“Translating Brecht” and other thoughts on contemporary America

Fifty years ago, the first issue of Bachy magazine was published by Papa Bach Bookstore. At the age of 23, I had been appointed its first poetry editor, and critiquing and choosing the poems was like running a poetry workshop. I had, in fact, started attending a poetry workshop at Beyond Baroque in Venice, which was at the time located on West Washington Boulevard (now called Abbot Kinney Blvd.), and begun meeting some of the poets who would become the authors I published when I started Momentum Press.

Unlike Bachy, which published fiction and photography, another Los Angeles-based magazine, INVISIBLE CITY, was devoted just to poetry and poets. INVISIBLE CITY was already well established by the summer of 1972, when its sixth issue appeared, Bachy‘s first issue came out at the same time as the sixth issue of Invisible City, featuring the work of Antonin Artaud, as translated by Jack Hirschman, arrived for sale at Papa Bach. Two friends who had met as undergraduates in San Francisco, Paul Vangelisti and John McBride, had started their magazine a couple years earlier; the knowledge of poetry that they brought to Invisible City easily made it even at that point a major resource for working poets on the West Coast.

Among the poems in Invisible City that directly spoke to the political context of the United States in the early 1970s, it was a translation of a poem about translation (“ars translatio”? / “ars transferendum?”) that most impressed me. Franco Fortini’s “Translating Brecht” caught the haunted tenor of being a poet in a country that would overwhelmingly approve of Richard Nixon’s viciousness in prolonging the Vietnam War. I would note, however, that my admiration for Fortini’s poem was not out of hero worship of its subject. I knew and admired both Brecht’s poems and his plays, but not uncritically, thanks in part to the bracing lesson of a play about Brecht’s life in East Germany after World War II, “The Plebeians Rehearse the Uprising.”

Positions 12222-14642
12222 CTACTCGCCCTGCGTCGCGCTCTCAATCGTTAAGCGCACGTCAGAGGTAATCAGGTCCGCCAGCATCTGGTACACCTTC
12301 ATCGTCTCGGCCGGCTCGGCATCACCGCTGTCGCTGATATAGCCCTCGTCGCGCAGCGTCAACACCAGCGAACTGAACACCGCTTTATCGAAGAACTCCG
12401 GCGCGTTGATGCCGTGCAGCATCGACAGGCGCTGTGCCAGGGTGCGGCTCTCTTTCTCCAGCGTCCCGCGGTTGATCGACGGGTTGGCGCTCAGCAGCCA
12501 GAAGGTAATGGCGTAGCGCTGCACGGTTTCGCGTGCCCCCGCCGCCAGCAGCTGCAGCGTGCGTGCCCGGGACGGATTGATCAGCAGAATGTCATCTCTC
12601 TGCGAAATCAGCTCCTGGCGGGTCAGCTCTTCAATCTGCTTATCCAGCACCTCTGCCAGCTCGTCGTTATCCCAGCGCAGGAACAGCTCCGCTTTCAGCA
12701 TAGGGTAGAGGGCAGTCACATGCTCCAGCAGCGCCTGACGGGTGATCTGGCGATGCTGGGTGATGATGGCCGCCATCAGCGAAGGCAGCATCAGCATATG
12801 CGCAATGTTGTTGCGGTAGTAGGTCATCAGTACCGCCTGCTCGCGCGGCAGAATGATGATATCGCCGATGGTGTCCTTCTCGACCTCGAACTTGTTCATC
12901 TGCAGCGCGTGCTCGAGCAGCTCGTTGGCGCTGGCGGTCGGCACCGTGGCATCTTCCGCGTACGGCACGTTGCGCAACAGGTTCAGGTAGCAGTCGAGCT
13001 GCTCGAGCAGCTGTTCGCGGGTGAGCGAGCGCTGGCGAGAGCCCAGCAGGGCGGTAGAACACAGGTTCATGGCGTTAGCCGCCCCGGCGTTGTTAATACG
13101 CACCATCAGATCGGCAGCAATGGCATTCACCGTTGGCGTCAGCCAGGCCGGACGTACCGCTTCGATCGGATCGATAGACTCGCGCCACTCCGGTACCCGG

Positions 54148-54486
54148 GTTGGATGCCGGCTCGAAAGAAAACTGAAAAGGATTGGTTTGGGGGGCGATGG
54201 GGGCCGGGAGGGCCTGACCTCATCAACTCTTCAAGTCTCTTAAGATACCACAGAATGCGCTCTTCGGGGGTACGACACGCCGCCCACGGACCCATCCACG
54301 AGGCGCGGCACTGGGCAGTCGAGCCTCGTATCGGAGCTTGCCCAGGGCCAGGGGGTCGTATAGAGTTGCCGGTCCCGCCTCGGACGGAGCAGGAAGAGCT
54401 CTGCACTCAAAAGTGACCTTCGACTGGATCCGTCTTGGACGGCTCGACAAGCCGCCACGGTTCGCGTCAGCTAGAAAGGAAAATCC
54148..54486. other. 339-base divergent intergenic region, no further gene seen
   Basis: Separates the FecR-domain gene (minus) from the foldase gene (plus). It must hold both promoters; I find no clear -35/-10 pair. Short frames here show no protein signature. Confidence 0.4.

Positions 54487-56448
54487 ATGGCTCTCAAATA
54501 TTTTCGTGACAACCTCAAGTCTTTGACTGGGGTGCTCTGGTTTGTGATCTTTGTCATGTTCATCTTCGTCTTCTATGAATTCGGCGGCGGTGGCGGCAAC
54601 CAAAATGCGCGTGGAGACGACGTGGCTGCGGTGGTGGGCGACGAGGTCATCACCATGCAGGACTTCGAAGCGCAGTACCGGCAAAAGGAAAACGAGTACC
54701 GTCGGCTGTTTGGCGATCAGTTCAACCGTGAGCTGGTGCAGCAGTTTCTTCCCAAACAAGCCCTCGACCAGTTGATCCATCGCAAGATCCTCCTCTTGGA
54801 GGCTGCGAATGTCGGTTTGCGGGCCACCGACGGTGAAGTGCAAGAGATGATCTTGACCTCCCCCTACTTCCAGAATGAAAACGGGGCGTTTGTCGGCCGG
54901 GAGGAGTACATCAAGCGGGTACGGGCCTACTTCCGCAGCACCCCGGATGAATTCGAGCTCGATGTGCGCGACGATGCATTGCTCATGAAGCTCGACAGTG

I am always amazed at how few contemporary poets know Fortini’s poem, but I truly shouldn’t be surprised or caught off-guard by American poets’ preference for their familiar, home-grown poetics. As Willis Barnstone says in a recent interview with David Garyan, contemporary poetry is largely “a circus,” and the publication-contest prize game has proved to be a debilitating distraction for too many aspiring poets.

Here is a link to the interview with Tony and Willis Barnstorm as well as Fortini’s poem.


‘Translating Brecht’

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